Depressive symptoms have been represented in the research and clinical literature in terms of both an episodic phenomenon and as enduring individual differences. We investigated depressive symptoms longitudinally in a sample of older adults. Participants were 737 individuals (MAge = 73 years initially, 39% women) in the Baltimore Longitudinal Study of Aging who provided biennial Center for Epidemiological Studies-Depression data on up to five occasions over an 8-year period. We found both trait and state-residual variability, with symptoms increasing longitudinally on all subscales and accounting for an approximately 1-point increase per decade. Trait-like variability accounted for at least two thirds of the reliable variance. Interindividual differences were consistent over time, but occasion-specific variability diminished across occasions.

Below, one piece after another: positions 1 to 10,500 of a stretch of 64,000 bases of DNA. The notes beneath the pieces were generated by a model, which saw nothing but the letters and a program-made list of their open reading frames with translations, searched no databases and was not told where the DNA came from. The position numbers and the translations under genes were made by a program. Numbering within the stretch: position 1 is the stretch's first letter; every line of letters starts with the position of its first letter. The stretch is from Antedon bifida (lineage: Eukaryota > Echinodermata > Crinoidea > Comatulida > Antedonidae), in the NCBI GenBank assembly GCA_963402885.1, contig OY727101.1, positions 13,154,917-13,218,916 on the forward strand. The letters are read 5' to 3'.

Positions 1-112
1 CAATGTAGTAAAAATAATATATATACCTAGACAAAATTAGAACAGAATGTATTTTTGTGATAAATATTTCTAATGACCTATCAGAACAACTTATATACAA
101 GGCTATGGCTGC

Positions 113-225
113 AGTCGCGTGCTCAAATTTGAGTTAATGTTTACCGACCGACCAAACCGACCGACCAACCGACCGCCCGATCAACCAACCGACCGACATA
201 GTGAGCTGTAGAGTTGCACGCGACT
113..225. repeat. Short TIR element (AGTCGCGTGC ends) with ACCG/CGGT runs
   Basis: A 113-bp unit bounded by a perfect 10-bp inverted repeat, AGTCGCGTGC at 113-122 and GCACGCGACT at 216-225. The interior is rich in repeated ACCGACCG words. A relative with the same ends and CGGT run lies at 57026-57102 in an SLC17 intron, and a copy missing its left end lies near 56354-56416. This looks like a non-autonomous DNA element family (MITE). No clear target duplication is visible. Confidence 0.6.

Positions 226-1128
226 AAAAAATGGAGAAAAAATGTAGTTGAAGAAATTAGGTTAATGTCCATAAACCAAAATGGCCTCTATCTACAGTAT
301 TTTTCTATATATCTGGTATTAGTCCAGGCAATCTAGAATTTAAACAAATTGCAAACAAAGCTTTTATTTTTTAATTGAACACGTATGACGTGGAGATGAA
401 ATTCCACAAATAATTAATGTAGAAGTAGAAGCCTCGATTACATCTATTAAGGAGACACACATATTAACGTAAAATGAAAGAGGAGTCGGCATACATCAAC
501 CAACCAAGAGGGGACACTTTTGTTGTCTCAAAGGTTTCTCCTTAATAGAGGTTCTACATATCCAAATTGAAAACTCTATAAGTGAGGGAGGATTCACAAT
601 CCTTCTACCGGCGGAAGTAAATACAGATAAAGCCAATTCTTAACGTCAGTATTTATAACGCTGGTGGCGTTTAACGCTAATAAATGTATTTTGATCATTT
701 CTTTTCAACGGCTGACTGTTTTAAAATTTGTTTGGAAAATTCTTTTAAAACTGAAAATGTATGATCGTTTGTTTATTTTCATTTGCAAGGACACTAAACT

|Original language||English (US)|
|Journal||Journals of Gerontology - Series B Psychological Sciences and Social Sciences|
|State||Published - Nov 2004|
ASJC Scopus subject areas
- Health(social science)
- Sociology and Political Science
- Life-span and Life-course Studies